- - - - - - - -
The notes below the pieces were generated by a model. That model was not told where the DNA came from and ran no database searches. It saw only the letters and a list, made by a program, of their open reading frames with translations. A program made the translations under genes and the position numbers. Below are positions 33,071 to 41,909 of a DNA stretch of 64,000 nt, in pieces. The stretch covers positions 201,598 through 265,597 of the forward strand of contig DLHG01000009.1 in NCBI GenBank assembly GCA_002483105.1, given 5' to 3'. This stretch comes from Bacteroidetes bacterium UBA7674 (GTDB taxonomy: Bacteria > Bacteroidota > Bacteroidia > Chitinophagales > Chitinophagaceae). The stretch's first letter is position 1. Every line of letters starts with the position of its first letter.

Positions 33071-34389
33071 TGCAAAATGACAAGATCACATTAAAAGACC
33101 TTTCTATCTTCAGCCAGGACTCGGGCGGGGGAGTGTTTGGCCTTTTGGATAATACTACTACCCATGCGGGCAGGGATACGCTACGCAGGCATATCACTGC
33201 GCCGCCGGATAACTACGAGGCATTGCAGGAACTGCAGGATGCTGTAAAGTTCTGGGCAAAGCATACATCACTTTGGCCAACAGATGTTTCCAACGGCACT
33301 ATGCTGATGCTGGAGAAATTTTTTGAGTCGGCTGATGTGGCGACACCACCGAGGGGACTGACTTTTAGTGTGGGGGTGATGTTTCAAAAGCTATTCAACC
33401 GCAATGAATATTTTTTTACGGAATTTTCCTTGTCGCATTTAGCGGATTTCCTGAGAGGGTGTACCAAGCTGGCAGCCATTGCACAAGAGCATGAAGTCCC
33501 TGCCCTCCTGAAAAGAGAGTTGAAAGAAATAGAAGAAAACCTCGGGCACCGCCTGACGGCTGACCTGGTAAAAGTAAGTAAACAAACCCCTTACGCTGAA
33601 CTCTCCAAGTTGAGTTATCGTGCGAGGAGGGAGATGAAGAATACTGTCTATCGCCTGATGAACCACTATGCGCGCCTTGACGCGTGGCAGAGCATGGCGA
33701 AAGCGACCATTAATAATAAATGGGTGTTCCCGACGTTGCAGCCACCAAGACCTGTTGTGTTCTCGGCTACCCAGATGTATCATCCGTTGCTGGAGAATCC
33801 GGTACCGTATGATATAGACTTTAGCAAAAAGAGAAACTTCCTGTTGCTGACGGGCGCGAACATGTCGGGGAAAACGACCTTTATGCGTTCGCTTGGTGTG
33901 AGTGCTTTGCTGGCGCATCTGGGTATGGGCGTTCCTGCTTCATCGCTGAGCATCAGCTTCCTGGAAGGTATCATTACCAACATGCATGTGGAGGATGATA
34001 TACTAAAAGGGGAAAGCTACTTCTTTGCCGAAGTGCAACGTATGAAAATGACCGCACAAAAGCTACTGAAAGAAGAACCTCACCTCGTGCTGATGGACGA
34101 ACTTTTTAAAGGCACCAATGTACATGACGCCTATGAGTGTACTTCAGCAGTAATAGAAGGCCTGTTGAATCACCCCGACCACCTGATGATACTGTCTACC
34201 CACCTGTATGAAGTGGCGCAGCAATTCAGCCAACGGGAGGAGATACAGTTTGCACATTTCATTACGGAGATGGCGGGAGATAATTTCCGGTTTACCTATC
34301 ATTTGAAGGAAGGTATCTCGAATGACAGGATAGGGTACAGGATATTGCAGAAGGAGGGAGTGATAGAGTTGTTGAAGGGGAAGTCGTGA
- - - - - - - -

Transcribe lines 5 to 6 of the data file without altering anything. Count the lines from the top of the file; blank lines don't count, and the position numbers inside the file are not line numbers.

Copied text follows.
33201 GCCGCCGGATAACTACGAGGCATTGCAGGAACTGCAGGATGCTGTAAAGTTCTGGGCAAAGCATACATCACTTTGGCCAACAGATGTTTCCAACGGCACT
33301 ATGCTGATGCTGGAGAAATTTTTTGAGTCGGCTGATGTGGCGACACCACCGAGGGGACTGACTTTTAGTGTGGGGGTGATGTTTCAAAAGCTATTCAACC